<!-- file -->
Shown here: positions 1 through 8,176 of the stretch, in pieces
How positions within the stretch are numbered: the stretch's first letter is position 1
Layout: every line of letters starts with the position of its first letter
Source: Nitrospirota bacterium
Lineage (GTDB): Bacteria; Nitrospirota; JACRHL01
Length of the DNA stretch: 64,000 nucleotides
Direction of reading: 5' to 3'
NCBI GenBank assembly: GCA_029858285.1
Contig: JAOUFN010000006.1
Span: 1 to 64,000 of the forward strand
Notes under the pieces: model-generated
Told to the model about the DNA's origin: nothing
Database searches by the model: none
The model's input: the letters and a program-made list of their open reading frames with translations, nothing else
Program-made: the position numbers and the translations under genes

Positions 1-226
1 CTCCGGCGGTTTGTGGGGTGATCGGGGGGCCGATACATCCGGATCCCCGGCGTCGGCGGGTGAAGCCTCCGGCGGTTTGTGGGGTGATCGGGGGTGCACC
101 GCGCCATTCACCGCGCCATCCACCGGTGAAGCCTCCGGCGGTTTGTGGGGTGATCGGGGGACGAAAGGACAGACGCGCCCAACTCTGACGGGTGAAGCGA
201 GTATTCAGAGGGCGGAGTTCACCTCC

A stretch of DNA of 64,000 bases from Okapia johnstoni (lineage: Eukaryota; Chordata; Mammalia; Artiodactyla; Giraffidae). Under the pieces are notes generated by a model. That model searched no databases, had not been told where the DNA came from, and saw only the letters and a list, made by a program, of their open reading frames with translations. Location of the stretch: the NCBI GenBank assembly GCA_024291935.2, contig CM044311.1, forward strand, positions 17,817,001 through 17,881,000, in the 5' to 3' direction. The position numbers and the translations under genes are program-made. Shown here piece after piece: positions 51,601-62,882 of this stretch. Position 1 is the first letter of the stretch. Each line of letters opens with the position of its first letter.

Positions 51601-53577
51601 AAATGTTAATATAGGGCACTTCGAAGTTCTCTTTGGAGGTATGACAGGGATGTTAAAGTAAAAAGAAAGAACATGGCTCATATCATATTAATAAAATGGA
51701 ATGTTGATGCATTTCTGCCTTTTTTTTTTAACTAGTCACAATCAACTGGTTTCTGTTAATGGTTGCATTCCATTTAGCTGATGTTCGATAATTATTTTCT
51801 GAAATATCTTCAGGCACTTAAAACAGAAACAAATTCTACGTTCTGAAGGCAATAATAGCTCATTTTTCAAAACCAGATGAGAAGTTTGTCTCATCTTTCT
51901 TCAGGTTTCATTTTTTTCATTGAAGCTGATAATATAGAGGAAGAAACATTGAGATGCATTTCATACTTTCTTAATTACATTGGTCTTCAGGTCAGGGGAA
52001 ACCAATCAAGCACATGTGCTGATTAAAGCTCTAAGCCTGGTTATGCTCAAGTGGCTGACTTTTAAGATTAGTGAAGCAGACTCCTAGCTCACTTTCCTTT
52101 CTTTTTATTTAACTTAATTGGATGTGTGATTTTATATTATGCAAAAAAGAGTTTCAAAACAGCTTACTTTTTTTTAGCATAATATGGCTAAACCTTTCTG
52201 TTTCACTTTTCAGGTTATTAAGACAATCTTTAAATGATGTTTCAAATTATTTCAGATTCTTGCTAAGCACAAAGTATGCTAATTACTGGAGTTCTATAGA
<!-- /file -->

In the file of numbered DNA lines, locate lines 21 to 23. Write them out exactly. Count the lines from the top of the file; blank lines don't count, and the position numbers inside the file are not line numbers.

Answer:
Positions 51601-53577
51601 AAATGTTAATATAGGGCACTTCGAAGTTCTCTTTGGAGGTATGACAGGGATGTTAAAGTAAAAAGAAAGAACATGGCTCATATCATATTAATAAAATGGA
51701 ATGTTGATGCATTTCTGCCTTTTTTTTTTAACTAGTCACAATCAACTGGTTTCTGTTAATGGTTGCATTCCATTTAGCTGATGTTCGATAATTATTTTCT